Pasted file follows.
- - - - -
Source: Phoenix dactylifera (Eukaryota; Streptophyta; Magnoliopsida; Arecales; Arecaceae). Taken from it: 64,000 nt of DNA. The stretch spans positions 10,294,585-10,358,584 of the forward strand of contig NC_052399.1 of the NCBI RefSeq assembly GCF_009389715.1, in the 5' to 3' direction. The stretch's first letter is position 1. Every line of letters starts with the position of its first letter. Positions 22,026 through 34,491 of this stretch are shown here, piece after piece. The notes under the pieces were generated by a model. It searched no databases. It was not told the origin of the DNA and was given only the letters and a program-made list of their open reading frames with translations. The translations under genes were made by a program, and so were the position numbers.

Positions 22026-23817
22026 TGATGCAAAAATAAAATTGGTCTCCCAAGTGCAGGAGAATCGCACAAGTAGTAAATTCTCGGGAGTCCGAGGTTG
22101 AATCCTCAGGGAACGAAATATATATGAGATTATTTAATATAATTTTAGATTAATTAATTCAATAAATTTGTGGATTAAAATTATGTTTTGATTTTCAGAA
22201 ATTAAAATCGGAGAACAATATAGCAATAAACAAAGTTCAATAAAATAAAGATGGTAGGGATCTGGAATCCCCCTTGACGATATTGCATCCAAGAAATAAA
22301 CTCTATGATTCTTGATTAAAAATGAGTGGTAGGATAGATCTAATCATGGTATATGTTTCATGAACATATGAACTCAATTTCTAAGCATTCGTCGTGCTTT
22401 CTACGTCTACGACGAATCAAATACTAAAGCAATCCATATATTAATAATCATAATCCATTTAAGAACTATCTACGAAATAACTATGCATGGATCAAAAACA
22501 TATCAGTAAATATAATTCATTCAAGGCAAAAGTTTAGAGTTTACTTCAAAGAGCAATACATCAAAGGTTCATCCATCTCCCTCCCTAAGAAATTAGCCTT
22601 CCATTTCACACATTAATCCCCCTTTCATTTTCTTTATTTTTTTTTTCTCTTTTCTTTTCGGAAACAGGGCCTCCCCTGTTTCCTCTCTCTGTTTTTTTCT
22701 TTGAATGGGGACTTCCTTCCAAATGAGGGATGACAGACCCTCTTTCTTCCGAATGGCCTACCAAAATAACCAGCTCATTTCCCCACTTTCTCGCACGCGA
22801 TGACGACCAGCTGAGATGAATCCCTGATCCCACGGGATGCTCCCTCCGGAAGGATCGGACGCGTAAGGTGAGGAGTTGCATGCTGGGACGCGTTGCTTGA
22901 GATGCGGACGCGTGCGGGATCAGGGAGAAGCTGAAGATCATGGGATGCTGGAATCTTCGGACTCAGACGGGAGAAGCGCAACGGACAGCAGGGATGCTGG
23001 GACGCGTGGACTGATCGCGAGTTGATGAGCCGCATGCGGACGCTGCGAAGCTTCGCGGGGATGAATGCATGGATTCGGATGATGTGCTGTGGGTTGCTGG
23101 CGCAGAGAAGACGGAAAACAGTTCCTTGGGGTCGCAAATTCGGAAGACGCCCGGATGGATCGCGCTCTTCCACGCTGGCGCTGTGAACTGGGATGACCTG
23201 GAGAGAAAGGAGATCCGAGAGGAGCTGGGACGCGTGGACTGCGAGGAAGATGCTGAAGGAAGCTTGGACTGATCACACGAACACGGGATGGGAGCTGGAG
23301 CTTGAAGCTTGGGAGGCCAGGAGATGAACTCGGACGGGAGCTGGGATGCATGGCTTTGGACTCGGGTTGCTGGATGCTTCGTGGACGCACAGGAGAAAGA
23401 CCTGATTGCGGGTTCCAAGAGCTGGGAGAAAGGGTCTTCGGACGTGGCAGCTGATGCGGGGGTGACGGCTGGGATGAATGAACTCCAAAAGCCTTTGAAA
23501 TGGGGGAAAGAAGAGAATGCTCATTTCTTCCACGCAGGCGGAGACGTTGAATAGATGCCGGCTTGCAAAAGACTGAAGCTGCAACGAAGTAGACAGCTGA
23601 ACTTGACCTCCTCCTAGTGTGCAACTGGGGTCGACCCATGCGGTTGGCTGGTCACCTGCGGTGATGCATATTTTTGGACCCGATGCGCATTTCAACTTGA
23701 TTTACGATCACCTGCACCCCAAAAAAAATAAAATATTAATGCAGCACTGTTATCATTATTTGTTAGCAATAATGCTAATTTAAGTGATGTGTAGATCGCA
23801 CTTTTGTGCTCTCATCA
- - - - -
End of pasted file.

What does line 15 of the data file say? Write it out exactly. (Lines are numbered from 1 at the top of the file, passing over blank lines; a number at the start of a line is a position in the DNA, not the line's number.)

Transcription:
23201 GAGAGAAAGGAGATCCGAGAGGAGCTGGGACGCGTGGACTGCGAGGAAGATGCTGAAGGAAGCTTGGACTGATCACACGAACACGGGATGGGAGCTGGAG